The state should ensure that its alternate routes provide efficient preparation that is relevant to the immediate needs of new teachers, as well as adequate mentoring and support.
Indiana's Transition to Teaching (T2T) program requires elementary candidates
to complete 24 hours of coursework, six of which must be in reading. Secondary
candidates must complete 18 hours of coursework.
Candidates are required to participate in field and classroom experiences, although the state has not provided additional guidelines for this requirement. New teachers may be assigned a mentor if the employing district has one in place.
Each approved institution sets the length of its program. Upon program completion, new teachers are granted a standard license.
There are no additional program requirements for the Advanced Degree License. Applicants teach under this license and pursue standard licensure just as any new teacher would.
515 IAC 1-6-6 Indiana Code 20-28-4-11; -5-15
Indiana is commended for requiring elementary candidates to take a course in the teaching of reading. However, there are no guidelines for other required coursework. Simply mandating coursework without specifying the purpose can inadvertently send the wrong message to program providers—that "anything goes" as long as credits are granted. However constructive, any course that is not fundamentally practical and immediately necessary should be eliminated as a requirement.
Indiana should ensure that all teachers receive induction support, not just those in districts that have an established mentoring program. The state should establish guidelines to ensure that the mentoring program is structured for new teacher success. Effective strategies include practice teaching prior to teaching in the classroom, intensive mentoring with full classroom support in the first few weeks or months of school, a reduced teaching load and release time to allow new teachers to observe experienced teachers during each school day.
Indiana asserted that Transition to Teaching programs deliver pedagogy to teachers who already have a content area major. The pedagogy must meet Indiana's developmental standards, including student teaching. T2T programs are intended to be completed in three years or fewer; T2T participants, if hired, may be issued a three-year nonrenewable transition to teaching license so that the teacher can be employed while completing the program. While T2T programs typically provide more hands-on mentoring and support to program participants, local school districts may not have formalized mentoring and induction programs for new teachers, and local districts have resisted legislatively imposed induction/mentoring programs as being unfunded mandates and an infringement on local control. T2T programs are submitted to the Indiana Department of Education for program approval as are traditional teacher preparation programs, thereby ensuring that programs deliver essential pedagogy that meets the developmental standards.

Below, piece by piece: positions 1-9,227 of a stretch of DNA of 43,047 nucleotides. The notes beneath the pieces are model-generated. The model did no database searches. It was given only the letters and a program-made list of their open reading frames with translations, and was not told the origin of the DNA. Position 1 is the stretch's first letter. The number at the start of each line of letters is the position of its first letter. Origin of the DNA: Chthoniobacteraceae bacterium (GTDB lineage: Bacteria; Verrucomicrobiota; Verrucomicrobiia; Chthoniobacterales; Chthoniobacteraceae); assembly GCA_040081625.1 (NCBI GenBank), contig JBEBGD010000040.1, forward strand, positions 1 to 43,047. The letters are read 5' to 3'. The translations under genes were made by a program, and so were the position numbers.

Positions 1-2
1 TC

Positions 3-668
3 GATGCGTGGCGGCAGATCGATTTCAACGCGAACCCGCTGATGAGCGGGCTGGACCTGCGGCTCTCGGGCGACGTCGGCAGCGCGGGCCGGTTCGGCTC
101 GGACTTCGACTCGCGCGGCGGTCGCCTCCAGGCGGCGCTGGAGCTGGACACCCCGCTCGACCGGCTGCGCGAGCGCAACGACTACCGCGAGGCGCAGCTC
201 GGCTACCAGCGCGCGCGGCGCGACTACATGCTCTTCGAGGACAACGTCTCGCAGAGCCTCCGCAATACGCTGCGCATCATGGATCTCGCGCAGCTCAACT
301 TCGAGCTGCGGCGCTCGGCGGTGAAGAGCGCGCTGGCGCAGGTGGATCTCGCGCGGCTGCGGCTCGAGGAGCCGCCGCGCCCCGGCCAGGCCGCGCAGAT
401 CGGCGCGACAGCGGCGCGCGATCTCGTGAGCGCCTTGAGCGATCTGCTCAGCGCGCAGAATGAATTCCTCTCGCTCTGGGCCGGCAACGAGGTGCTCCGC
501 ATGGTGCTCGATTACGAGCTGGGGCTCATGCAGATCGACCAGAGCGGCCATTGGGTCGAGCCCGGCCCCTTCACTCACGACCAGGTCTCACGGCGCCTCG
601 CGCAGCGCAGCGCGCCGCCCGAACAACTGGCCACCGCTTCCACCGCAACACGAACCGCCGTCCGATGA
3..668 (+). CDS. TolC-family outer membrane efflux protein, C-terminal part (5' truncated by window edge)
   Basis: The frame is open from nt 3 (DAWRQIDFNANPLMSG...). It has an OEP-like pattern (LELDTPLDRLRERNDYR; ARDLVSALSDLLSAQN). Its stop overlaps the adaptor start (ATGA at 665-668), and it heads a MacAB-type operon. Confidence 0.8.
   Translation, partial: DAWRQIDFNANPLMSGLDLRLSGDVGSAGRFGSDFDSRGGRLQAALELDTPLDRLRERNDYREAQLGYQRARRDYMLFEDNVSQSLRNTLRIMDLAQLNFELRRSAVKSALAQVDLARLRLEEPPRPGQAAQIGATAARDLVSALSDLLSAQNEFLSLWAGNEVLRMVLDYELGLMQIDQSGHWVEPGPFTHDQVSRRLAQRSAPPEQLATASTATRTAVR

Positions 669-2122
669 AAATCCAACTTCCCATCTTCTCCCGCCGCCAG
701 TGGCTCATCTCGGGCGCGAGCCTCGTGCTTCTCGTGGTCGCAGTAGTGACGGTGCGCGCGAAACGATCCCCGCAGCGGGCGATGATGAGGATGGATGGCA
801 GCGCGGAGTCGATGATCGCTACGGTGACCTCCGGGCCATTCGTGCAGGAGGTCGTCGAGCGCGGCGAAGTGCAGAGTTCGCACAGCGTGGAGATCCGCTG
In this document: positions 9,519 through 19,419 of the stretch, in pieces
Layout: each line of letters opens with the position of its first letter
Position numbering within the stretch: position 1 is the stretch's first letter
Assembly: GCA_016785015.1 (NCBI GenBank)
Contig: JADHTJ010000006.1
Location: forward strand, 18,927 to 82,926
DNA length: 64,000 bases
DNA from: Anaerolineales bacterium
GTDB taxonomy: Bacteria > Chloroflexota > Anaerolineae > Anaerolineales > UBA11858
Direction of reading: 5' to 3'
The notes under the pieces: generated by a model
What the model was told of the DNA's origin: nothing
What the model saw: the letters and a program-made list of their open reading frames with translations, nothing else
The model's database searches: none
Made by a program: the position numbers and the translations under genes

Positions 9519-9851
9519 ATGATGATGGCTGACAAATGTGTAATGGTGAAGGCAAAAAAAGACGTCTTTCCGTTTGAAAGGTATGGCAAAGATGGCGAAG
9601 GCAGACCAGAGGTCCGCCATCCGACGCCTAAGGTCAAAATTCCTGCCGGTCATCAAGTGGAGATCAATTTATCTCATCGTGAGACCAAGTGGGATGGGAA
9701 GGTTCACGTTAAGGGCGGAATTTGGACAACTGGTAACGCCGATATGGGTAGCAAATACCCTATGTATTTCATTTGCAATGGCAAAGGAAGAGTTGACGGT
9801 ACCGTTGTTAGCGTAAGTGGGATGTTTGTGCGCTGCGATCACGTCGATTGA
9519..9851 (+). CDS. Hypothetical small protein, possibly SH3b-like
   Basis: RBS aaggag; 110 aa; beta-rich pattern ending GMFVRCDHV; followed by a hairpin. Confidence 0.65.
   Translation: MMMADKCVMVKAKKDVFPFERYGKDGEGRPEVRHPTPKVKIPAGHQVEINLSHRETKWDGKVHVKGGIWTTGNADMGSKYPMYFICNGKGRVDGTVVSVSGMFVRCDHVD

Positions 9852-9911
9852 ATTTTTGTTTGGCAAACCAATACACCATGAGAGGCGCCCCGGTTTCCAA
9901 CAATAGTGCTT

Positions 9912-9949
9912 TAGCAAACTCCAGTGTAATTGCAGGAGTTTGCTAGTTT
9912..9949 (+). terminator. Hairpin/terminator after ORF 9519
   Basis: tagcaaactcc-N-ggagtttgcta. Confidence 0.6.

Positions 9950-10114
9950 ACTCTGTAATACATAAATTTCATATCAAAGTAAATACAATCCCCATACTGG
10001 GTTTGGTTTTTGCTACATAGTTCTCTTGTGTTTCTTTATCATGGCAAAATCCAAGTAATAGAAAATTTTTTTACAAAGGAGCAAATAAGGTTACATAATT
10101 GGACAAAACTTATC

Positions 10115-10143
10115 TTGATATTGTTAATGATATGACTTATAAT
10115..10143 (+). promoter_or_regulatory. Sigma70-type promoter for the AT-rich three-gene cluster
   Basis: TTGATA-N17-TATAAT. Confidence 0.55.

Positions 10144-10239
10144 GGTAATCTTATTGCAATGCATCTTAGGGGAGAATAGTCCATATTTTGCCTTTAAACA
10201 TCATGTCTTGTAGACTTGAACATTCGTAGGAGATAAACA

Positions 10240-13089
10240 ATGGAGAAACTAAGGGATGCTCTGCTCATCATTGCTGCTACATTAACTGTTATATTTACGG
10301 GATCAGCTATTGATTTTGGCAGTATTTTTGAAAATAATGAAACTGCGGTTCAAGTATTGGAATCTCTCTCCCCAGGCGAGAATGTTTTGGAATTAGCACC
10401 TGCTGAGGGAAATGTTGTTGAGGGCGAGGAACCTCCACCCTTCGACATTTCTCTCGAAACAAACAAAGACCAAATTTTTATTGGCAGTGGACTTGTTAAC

NCTQ is not suggesting that the state make the districts responsible for providing mentoring and other support to T2T or other alternate route teachers. The state should ensure that all program providers offer intensive support to their new teachers, as the premise of an alternate route program is that these teachers are learning on the job. Rather than conclude that this is something that 'typically' occurs, Indiana should hold all alternate route providers to a specific requirement.
Alternate route programs must provide practical, meaningful preparation that is sensitive to a new teacher's stress level.
Too many states have policies requiring alternate route programs to "backload" large amounts of traditional education coursework, thereby preventing the emergence of real alternatives to traditional preparation. This issue is especially important given the large proportion of alternate route teachers who complete this coursework while teaching. Alternate route teachers often have to deal with the stresses of beginning to teach while also completing required coursework in the evenings and on weekends. States need to be careful to require participants only to meet standards or complete coursework that is practical and immediately helpful to a new teacher.